I haven’t heard from you in a long time. It took me two or three years to accept that you had gone to that place inhabited by cold marble stones. I’m not yet convinced you really left us, because I always thought you were immortal. You are indeed immortal, but can I see you? Can I talk to you? Can
I haven’t heard from you in a long time. It took me two or three years to accept that you had gone to that place inhabited by cold marble stones. I’m not yet convinced you really left us, because I always thought you were immortal. You are indeed immortal, but can I see you? Can I talk to you? Can we go for drinks or coffee? We can’t, it’s impossible, as much as I’d like to, as much as I’d like to believe it.
It took me a while to discover Morente the Cantaor, from his early days as a professional. I first heard of him when, at 30 years old, he was an already-established leading artist. Just like many other youngsters of my generation, I got hooked with the song Estrella, from his album Despegando (“Taking Off”). Quite a takeoff, it was. I used to sing in a group of Sevillanas in my neighborhood, in the late 1970s, and we would sing Estrella, as a novelty of nuevo flamenco, a musical piece not considered “flamenco” by the purists.
The first time I shook hands with Enrique was in Madrid, and I felt like if I were shaking hands with an alien. We were at the entrance of an hotel at the Gran Vía, and even as I was surrounded by shades of gray, like in a black and white movie, I felt as if there was color everywhere. That evening I understood that he was an artist I had to follow to the ends of the earth, and that’s what I did. He was different from everyone, in everything. He was a traditional cantaor dwelling in modernity, a unique master.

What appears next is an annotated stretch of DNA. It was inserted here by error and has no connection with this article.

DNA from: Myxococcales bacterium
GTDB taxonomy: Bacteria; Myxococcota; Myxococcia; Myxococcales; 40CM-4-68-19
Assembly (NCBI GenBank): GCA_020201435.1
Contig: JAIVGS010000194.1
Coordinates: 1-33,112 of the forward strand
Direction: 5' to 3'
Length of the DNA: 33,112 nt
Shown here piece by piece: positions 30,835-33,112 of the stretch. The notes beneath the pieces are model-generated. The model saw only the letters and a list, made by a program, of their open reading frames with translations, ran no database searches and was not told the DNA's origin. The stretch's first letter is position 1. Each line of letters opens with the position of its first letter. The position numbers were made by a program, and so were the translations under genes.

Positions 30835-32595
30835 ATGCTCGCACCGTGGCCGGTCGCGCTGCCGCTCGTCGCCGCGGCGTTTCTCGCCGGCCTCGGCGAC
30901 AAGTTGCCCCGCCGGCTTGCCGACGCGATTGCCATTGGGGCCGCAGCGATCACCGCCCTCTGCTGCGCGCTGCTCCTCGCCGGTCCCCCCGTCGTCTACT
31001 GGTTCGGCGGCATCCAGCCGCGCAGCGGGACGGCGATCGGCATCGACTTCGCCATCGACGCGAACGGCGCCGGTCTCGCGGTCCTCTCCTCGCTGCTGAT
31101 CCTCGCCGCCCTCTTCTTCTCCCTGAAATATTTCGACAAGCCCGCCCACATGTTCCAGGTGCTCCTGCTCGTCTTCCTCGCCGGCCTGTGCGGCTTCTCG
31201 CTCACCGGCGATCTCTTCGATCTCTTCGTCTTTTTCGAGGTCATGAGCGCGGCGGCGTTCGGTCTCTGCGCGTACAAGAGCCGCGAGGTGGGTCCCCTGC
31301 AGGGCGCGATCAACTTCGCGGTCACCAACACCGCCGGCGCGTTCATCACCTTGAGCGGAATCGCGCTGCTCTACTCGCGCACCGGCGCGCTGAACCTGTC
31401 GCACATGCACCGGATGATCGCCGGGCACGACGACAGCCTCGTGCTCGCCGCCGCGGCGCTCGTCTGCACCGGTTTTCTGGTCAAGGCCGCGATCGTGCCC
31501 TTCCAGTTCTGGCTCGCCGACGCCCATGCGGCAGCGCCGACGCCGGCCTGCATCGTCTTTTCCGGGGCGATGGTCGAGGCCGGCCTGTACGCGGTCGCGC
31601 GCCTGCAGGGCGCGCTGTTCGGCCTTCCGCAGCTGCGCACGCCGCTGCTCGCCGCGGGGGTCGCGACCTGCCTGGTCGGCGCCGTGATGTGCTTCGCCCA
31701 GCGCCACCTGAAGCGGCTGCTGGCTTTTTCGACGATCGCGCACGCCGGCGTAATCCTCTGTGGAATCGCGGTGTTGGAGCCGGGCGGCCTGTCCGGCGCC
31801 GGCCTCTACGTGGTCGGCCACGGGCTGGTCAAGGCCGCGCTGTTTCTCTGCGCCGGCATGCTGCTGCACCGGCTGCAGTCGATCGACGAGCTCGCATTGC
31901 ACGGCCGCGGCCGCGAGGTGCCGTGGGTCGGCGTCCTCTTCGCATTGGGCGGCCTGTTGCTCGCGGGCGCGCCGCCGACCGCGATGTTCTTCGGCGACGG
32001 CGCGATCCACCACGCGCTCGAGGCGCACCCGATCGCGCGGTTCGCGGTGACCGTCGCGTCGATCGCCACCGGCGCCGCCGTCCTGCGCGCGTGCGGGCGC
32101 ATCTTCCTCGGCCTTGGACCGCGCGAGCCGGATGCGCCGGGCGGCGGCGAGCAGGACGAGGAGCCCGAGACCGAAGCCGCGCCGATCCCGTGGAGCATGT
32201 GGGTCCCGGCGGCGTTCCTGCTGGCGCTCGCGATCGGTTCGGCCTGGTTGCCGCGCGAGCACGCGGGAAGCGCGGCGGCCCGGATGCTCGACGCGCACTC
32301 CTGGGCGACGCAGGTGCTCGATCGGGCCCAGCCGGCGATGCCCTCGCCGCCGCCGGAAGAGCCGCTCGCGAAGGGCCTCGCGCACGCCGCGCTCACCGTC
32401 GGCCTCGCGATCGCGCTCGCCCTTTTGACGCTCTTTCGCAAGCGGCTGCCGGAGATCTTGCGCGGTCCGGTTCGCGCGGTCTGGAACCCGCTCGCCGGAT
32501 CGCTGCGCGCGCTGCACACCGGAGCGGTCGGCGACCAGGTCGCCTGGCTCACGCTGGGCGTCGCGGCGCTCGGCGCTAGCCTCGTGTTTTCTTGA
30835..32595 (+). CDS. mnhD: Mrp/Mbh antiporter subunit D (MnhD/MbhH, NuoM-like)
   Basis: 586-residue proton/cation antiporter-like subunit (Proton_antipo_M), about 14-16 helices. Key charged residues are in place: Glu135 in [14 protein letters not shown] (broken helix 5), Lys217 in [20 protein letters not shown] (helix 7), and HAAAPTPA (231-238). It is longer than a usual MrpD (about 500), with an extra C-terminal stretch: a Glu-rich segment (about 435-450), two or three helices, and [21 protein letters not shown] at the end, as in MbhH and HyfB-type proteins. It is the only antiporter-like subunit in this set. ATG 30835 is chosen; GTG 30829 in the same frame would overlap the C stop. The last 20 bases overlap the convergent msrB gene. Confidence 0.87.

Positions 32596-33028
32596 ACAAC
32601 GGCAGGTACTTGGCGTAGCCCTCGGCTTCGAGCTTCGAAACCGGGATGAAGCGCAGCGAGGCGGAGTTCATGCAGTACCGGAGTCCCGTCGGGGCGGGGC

We spend that whole night drinking in various places around Madrid, together with Enrique’s good friend, Antonio Badía, the painter from Seville. I was introduced to the actresses María Asquerino and Pastora Vega, and to the great journalist José Luis Balbín, moderator of the La Clave talk show. They respected Morente in a way I found intriguing, treating him not like some fun flamenquito, but like someone cultured and concerned with the political situation of that time, committed to the most innovative and respectable music in Europe, which in those years, the 1980s, was flamenco.
I won’t be like those ominous people who declared the death of cante after Chacón, Niña de los Peines, Marchena, Caracol or Mairena passed away. Cante never dies, that’s impossible, because while some cantaores leave, others come up. Besides, all great artists leave a legacy. To claim that Enrique completely died seven years ago minimizes the importance of his works. His school is alive and well, inspiring the young artists who will guarantee Morente’s immortality.
I can hardly think about Enrique without tearing up, because I miss him like I miss no other cantaor. I won’t even try to explain how he truly was, as a cantaor and as a person. Unique, irreplaceable. Today I was drinking young wine in Palomares del Río, one of the many towns I’ve lived in, which he liked so much. I thought of him as a ray of light entered through a window, illuminating the side of a barrel.
Time would stop when we were in the Aljarafe district, in Umbrete with our friend El Tigre, or in Bormujos with Pepe Girón. Enrique even considered buying a little house in this region, so he could come now and then to enjoy the sunshine of Aljarafe, yet he passed away before he could make that dream come true.
It’s been seven years already, and it seems like yesterday. On December 13th I will be in Barcelona, attending the premiere of Morente’s Réquiem. I have a feeling he’ll be around, yet I’ll still shed tears. I just wish I could meet this master once again.
Translated by P. Young